Thorium pellet reactors, et al, are promising technologies for safe and local power generation.
I believe the right answer is a mix of (safe) nuclear, renewables, together with energy storage such as pump hydro storage, can solve our energy needs. Then again, I'm a lay person in this area.
Instead, Germany funded Russia's NordGas II pipeline to replace the nuclear power they turned off with gas. Insane stupidity.
The previous chancellor Schröder, now a foreign Russian energy minister, set the schedule into motion for nuclear shutdown.
"Anglo-Dutch group Royal Dutch Shell, Austria’s OMV, France’s Engie and Germany’s Uniper and Wintershall will each provide loans covering 10 per cent of the €9.5bn cost of the pipeline, with Gazprom providing the remaining 50 per cent."
Source: Financial Times, https://archive.vn/pirwk
Also, clean energy is a long way off and Europeans are still going to have to heat their houses. Personally, I'm happy that we're doing business with Russia, rather than being locked into more expensive, US gas imports.
The US has huge natural gas reserves. Are they really importing natural gas?
It's a good idea to have multiple suppliers.
IMO, Trump's sanctioning of Nordstream 2 was mostly economic warfare against an ally (Europe), disguised as geoplitical concerns about Russia.
First, there are the issues of storage and disposal of enrichment byproducts, specifically depleted Uranium Hexaflouride ("DUJF" or UF6).
Second, there's what to do with old fuel rods. Proponents argue this is a solved problem and it can be stored for the long term in geologically stable storage facilities. This is just one political change away from becoming a huge problem.
Neither really scales up to 100x or even 10x current fission energy production.
Third, there's long-term maintenance of a plant. Arguments about the relative safety of fission point to deaths caused by coal. Coal is really the worst fossil fuel. LNG is better. But regardless of the numbers, the failure modes are just much, much worse for nuclear. 35 years later, the Chernobyl Absolute Exclusion Zone still stands at 1000 square miles. Parts of this zone will likely remain uninhabitable for centuries.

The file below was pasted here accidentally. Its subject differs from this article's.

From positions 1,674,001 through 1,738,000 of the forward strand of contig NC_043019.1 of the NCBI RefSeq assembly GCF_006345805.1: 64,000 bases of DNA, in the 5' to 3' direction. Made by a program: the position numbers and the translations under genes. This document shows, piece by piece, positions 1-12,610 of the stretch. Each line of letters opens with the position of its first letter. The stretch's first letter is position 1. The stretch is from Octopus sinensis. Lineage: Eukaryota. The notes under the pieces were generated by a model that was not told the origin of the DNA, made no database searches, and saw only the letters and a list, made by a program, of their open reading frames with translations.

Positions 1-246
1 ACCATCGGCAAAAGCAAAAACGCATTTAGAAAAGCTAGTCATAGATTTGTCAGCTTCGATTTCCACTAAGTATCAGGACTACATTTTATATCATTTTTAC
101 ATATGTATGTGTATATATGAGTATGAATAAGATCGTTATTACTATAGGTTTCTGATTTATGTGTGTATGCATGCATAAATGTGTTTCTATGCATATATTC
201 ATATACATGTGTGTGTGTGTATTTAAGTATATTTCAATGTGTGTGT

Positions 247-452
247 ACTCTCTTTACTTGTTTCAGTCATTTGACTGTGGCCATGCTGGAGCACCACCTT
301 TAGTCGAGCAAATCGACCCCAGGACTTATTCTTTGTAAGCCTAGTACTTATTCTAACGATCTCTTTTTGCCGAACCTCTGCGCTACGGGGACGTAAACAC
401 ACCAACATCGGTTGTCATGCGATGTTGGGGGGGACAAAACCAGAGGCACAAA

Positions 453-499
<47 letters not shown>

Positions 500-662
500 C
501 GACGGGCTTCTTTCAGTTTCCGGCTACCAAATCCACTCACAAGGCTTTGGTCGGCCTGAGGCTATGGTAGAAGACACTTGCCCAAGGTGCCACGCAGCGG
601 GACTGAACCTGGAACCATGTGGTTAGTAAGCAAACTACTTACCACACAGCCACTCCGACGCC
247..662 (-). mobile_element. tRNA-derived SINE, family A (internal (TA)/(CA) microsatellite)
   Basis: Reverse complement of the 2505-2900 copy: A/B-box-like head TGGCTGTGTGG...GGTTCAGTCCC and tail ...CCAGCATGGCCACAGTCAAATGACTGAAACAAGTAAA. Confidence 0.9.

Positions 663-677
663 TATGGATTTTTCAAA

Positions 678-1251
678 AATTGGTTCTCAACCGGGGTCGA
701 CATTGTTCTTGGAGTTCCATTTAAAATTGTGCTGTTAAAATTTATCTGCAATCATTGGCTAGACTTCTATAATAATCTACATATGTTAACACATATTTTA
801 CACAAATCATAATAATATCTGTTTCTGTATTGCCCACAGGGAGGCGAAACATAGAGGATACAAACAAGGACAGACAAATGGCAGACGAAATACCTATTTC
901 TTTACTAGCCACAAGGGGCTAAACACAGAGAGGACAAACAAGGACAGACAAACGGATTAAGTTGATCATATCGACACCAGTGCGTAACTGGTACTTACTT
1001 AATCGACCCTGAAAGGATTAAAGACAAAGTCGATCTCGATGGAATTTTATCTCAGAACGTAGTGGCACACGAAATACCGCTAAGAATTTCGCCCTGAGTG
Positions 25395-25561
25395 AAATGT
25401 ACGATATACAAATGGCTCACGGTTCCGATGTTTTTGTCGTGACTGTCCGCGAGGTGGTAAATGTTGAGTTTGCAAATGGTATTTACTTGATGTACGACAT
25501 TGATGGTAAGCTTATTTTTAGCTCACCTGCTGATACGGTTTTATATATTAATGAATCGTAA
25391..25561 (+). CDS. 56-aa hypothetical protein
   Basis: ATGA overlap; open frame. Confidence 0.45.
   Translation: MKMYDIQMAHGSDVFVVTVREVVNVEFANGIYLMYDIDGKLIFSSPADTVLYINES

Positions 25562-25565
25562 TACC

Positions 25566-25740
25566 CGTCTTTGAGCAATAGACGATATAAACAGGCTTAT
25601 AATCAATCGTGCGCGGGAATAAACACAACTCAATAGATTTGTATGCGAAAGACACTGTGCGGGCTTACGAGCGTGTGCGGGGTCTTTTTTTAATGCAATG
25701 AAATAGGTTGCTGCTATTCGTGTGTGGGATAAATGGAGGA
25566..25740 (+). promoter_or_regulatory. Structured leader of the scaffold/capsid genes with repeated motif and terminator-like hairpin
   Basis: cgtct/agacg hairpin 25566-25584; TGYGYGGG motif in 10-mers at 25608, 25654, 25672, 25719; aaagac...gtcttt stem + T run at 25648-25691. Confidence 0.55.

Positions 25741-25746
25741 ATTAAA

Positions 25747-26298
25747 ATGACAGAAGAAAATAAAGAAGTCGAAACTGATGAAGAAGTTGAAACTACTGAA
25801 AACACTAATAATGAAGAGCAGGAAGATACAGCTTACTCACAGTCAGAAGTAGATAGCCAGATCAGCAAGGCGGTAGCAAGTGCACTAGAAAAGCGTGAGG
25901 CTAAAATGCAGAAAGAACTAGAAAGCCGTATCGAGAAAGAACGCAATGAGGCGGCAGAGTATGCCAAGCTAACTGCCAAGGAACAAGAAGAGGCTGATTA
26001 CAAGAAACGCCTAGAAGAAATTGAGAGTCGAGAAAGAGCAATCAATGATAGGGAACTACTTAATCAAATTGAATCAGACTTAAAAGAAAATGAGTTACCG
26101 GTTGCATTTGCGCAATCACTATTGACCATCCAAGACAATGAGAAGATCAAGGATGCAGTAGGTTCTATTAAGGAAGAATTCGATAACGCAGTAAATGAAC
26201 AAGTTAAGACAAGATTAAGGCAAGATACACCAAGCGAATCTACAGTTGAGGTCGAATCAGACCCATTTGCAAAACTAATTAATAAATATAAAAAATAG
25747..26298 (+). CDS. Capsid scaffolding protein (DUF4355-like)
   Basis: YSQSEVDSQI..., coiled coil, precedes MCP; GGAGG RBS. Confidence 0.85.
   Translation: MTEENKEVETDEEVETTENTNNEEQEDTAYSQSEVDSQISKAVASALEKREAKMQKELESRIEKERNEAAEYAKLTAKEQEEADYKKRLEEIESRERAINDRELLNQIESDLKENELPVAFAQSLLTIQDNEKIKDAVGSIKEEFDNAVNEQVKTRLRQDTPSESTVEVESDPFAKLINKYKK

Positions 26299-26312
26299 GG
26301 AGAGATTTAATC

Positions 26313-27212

I just don't trust governments or corporations for the long term inspection, maintenance and management of fission power plants in the long term.
Lastly, the politics are against fission. This seems unlikely to change anytime soon.
The proliferation issue: Waste burners require processing of spent fuel, which some states believe is a weapons proliferation risk.
The sodium issue: Liquid sodium requires very careful construction of the steam generators and piping to keep it from contacting air or water. This is a sort-of solved problem in that all the sodium cooled reactors have experienced sodium leaks from time to time, but those leaks have been fixed without significant radioactive release. This is an issue that improves with operator experience.
The russians do have one waste burning fast reactor running, the BN-800. If they can do it, so can we. https://en.wikipedia.org/wiki/BN-800_reactor
The US doesn't do this ostensibly due to proliferation risk  however, I am of the opinion that was due purely due to pressure from the coal lobby.
I fully agree with the op, no way nuclear is long-term safe and if we poured the trillions that have been poured into nuclear into renewables the world already would be a lot nicer. But renewables are much harder to monopolize so the big players never really wanted to support them.
Compared to nuclear power? Yeah. Almost by default getting nuclear power up and running requires government intervention and this is where it hurts. There is no privatization money to skim ( unlike renewables ). It is monopolized, but it is monopolized the way government monopolizes things ( https://en.wikipedia.org/wiki/Natural_monopoly ).
"if we poured the trillions that have been poured into nuclear into renewables the world already would be a lot nicer. "
It is possible ( I was wrong before ), but I would like you to consider the following:
Solar panels require rare earths. They are called rare not for shits and giggles. What do you think will happen when entire Earth starts looking for them. Consider scalability issues and all of a sudden, digging for oil looks better. We have an interesting view of the coming attractions with Tesla ( https://www.bloomberg.com/news/articles/2021-02-25/musk-says... ) and some of the tall tales of him supporting a coup to get the resources he needed.
Similar list of issues run for other renewables with possible exception of geothermal, so I think 'a lot nicer' may be a bit of exaggeration. It is going to sound really cynical, but to me it sounds like pockets where the money reside will change.
That is it. With nuclear -- some of that money will dry up. Hence, partially, the cry out against it.
Rare earths are rare on the market right now, because China managed to monopolize the market. To make it more amusing, extraction of those materials is not exactly easy on the environment, which makes it less likely that Western countries will allow it in their backyard.
With that out of the way what about my argument is wrong?
[1 - 2015] https://www.hcn.org/issues/47.11/why-rare-earth-mining-in-th...
[2 - Info] https://en.wikipedia.org/wiki/Mountain_Pass_mine